NetApp splashes the cash on Fylamynt

NetApp is buying Fylamynt, a cloud ops automation startup, and adding it to the Spot by NetApp cloud operations product portfolio.

This marks the fourth Spot by NetApp acquisition in the last two years, as the company tries to build a $1 billion annual recurring revenue cloud business. In June last year it bought Data Mechanics for its API-based Apache Spark job interface software and it has acquired CloudHawk for security and compliance, and CloudCheckr for cloud cost management.

Anthony Lye, NetApp’s EVP and GM for Public Cloud Services, provided an announcement quote: “The native integration of Fylamynt with Spot by NetApp will allow organisations to rapidly and reliably deploy Spot by NetApp services within their existing cloud environments. … Combined with Fylamynt’s pre-built integrations and Spot’s full CloudOps portfolio, they will be able to accelerate, optimize and automate their cloud operations infrastructure. This strategic acquisition accelerates NetApp’s overall CloudOps leadership and empowers customers to continue to enjoy more cloud at less cost.”

Fylamynt was founded in 2019 by CTO David Lee, CEO Dr Pradeep Padala, and VP engineering Dr Xiaoyun Zhu to provide a cloud incident response facility for DevOps and Site Reliability Engineering (SRE). The company raised $6.5 million in 2020 seed round funding. Financial details of the acquisition transaction are not being disclosed.

Fylamynt white paper diagram

Padala said: “With our common vision to help teams deploy and run at cloud speed, we’re excited to integrate our modern cloud automation capabilities into the Spot by NetApp portfolio to ultimately democratize automation for every enterprise.”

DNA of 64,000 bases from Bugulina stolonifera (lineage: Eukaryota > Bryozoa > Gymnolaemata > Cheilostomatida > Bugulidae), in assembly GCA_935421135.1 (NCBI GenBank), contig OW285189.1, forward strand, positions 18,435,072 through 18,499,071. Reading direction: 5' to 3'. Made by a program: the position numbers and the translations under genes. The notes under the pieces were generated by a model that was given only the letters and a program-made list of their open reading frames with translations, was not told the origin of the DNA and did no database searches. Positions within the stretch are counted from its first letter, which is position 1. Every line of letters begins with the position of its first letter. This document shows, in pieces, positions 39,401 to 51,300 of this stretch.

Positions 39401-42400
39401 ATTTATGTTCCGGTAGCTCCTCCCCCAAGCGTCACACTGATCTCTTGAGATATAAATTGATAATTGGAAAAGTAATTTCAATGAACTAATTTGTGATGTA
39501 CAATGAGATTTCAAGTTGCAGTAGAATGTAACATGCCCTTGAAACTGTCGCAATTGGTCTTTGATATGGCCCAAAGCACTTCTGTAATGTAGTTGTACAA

Fylamynt’s technology provides end-to-end incident response with alerting, collaboration, and automated remediation – shades of ServiceNow perhaps. SRE teams can build automated workflows using Fylamynt’s automation facilities. It has a so-called no-code visual interface so engineers can build, run, and analyse workflows. The Fylamynt software has connectors for infrastructure-as-code tools such as Terraform, Ansible, and Cloud Formation, and services such as DataDog, Splunk, PagerDuty, Slack, and ServiceNow.

Fylamynt says that, by augmenting workflows with AI, it is a connector that automates any cloud workflow with any service and all code. Padala has stated: “Automation is key to operating enterprise SaaS at scale with high availability, but the bottleneck in building automation is writing code. We built Fylamynt to help cloud engineers codify every aspect of their cloud workflow in minutes.”

NetApp says that, as companies increasingly move to the cloud, they’re seeking automation capabilities that help them build, integrate, and run multiple services together, easily and effectively. Fylamynt adds automated incident response services to this so that cloud-native app downtime can be reduced.

Download a Fylamynt white paper to find out more here.

The backstory here is that NetApp is building out an operations infrastructure product for enterprises deploying apps in the public cloud. It reckons this is a fast-growing market with no established players and lots of innovative startups. NetApp is buying such startups and integrating their products under Spot by NetApp. Potentially NetApp could build a commanding and early lead in this market place and emerge as the dominant player.